The vans : Austin Morris 7/10cwt (Marina) Van

When was the Morris Marina available as an 1100? When it was offered as a car-derived van.

Chris Cowin tells the story of the Marina you could get in 1.1-litre form.

The life and times of the Marina CDV

Morris 7/10cwt Marina van
The Morris 7/10 cwt van – identical in all but marque badge to the Austin. In time they would both be renamed the Austin Morris 7/10 cwt van

This could become a very confused story, as the ‘Marina van’ went through many name changes and evolutions in its long career – but, for most of that time, it could be ordered with the 1098cc A-Series engine (never available in that capacity in the Morris Marina car range, perhaps thankfully).

Although everybody referred to the Morris Marina van, that was never its official name in the UK (though it was in some export markets – see the Gallery below). So technically speaking, you could never buy a Morris Marina 1100 – and certainly not as a car.

Except when you could – but that’s a ‘twist in the tale’ we’ll leave to the end.

Austin 7/10cwt Marina van
The Austin 7/10 cwt van was, of course, a rebadged Morris 7/10 cwt van

The model range explained

Some believe the lower payload van (initially called 7cwt, later 440) came with the 1098cc engine and the 10cwt (or 575) version with 1275cc – but it’s more complicated than that.

‘Cwt’ incidentally is the short form of ‘Hundredweight’ – a unit of measurement equivalent (in the UK) to 112lb or 50.8kg. And the rather clumsy marketing name of 7/10 cwt van indicated there was a choice of two versions with differing payloads.

When first introduced in 1972 (in both Austin and Morris versions) there was a grim Standard specification for these vans (whether Austin or Morris badged) together with a Deluxe trim level.

The Standard specification was only available on the 7cwt van and buyers would receive their vehicle with the 1098cc engine, no passenger seat, no blower-heater, no vinyl door trim, no cab headlining, a painted front bumper rather than chrome and no rear quarter bumpers.

However, the lucky owners of the Deluxe 7cwt van enjoyed all the above, plus the 1275cc engine and chrome exterior mirrors, (though brake servo, interior rear view mirror and load compartment lamp were optional on both).

Meanwhile, the more expensive 10cwt van had a stronger rear axle and bigger brakes, wide-rim pressed steel wheels, and always came with the 1275cc engine as standard, as did the pick-up.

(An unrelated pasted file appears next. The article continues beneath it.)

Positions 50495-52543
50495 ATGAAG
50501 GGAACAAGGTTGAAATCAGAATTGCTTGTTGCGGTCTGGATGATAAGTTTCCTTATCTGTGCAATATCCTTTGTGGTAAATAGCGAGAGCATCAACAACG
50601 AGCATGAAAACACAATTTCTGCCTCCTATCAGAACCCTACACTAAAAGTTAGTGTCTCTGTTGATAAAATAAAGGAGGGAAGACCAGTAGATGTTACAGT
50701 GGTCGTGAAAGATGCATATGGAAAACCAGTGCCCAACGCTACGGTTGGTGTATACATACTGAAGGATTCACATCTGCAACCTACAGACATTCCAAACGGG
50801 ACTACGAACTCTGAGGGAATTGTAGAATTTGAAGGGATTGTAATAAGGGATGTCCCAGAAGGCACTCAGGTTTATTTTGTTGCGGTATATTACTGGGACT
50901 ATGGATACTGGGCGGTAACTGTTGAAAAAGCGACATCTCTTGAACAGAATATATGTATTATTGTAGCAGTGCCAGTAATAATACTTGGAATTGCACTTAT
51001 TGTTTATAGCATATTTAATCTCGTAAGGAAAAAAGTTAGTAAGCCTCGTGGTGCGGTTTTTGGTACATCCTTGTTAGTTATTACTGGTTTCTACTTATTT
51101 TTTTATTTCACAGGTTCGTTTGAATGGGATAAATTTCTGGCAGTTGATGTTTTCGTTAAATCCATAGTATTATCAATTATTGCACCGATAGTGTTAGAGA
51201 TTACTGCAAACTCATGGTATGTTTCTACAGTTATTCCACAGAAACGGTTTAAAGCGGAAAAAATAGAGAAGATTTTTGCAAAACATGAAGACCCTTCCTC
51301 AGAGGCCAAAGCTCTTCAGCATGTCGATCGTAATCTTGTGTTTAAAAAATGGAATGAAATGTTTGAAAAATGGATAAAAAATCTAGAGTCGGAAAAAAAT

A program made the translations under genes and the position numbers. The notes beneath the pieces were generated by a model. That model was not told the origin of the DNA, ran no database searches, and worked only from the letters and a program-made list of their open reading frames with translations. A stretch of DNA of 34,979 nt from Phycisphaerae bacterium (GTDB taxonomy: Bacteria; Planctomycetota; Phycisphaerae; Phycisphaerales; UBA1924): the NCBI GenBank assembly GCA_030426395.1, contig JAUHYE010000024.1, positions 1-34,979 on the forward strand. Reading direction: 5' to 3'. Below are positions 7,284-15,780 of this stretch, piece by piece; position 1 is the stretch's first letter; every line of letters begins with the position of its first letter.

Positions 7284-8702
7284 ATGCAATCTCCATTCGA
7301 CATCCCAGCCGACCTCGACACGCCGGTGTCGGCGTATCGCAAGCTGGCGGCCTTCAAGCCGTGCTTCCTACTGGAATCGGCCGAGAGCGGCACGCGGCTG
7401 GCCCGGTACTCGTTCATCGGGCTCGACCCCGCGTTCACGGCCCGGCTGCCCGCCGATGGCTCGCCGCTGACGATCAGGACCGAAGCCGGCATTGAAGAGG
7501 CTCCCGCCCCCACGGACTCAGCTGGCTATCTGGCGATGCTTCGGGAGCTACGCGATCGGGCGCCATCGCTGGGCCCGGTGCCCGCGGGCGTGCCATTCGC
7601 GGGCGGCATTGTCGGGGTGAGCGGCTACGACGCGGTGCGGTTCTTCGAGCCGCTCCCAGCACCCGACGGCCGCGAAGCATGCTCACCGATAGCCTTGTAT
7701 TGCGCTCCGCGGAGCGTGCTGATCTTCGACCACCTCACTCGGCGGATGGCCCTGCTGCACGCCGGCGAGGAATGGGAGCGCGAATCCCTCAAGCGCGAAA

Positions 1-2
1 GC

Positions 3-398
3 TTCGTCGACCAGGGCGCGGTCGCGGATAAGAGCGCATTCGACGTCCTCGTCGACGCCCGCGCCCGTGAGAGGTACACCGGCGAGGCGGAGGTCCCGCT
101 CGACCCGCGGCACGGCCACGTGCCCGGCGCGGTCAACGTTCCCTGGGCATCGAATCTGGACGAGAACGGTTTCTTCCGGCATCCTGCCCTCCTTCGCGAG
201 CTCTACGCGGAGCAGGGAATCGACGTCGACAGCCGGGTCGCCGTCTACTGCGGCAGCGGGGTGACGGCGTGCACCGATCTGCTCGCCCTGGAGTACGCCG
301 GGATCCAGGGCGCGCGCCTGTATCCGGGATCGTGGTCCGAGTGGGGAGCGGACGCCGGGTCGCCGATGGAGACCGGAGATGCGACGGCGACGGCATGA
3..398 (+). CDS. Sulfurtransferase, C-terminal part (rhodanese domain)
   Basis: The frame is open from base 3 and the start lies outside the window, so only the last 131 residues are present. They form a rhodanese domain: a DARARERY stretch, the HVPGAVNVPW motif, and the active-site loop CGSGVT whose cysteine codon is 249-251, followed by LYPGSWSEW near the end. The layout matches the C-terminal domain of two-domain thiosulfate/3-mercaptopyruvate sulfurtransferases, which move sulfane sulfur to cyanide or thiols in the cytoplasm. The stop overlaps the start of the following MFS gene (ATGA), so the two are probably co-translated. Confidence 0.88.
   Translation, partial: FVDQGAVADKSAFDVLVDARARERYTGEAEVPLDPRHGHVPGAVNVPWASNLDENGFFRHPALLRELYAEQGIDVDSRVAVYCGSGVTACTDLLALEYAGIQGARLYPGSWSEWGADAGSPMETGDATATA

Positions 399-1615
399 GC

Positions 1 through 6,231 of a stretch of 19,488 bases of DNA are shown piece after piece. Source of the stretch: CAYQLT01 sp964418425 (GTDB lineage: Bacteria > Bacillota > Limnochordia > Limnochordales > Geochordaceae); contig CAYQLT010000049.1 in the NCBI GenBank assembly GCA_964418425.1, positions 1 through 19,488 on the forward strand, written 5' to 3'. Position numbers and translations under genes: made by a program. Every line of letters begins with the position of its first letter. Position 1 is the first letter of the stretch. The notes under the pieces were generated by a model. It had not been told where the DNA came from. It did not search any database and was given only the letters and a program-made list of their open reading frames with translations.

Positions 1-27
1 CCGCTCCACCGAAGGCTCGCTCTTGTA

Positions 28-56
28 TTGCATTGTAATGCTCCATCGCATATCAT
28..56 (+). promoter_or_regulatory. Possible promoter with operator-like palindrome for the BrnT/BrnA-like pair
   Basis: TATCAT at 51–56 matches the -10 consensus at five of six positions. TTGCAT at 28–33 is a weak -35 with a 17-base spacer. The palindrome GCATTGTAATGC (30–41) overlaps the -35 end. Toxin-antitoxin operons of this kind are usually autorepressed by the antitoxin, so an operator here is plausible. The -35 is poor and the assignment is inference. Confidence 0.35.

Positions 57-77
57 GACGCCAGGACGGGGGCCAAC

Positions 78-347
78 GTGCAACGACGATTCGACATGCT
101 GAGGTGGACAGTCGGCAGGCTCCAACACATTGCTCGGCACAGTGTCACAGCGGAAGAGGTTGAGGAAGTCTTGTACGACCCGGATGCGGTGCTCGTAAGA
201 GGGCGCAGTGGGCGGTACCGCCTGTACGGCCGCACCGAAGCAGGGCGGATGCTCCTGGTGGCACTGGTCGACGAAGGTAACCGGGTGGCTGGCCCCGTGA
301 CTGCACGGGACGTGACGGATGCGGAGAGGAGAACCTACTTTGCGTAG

Morris 7/10cwt Marina van
The 1972 brochure explains choice of 1098cc or 1275cc engine

Two-star fuel and low performance

Owners of a 1098cc van could use cheaper two-star fuel thanks to a low-compression ratio, which was a key selling point, but the performance was leisurely. Autocar tested a Morris 7cwt 1100 van in 1972 and recorded a 0-60 mph time of 33.5 seconds and top speed of 71 mph. You could just exceed the legal limit – at least, with an empty load-bay…

At launch in 1972, the 1100cc Standard 7cwt van cost £665 (pre tax). Adding the 1275cc engine as an option (but keeping Standard specification) cost just £30 more. An affordable purchase price was important for these vans which replaced the old Morris Minor-based vehicles (also powered by the 1098cc A-Series) as well as the larger A60 van and pick-up.

Though names changed several times, a similar choice of engine existed in 1979 when the Morris 440 van came in either base form in conjunction with the 1098cc engine, or Deluxe specification (later called the L variant) in conjunction with the 1275cc engine, which also remained standard on 575 vans and pick-ups. The new 440/575 nomenclature referred to payload in kilograms rather than the old hundredweight system.

It wasn’t long before the separate Austin and Morris branded 7/10cwt vans and 10cwt pick-up evolved into Austin-Morris branded (and badged) vehicles

From Marina to Ital in 1982

However, when a revised Morris Ital van (see the Gallery below) arrived in 1982 in 440/575 form together with 575 pick-up, the 1098cc engine option had disappeared (not least because the new A-Plus engine was not built in that capacity). That’s why – however you look at it – there wasn’t a Morris Ital 1100.

Survivors of the early-1970s Standard vans with 1098cc engine, painted bumpers and no passenger seat are hard to come by and, in later years, the passenger seat and associated equipment (seat belt, sun visor and floor mat) was standardised.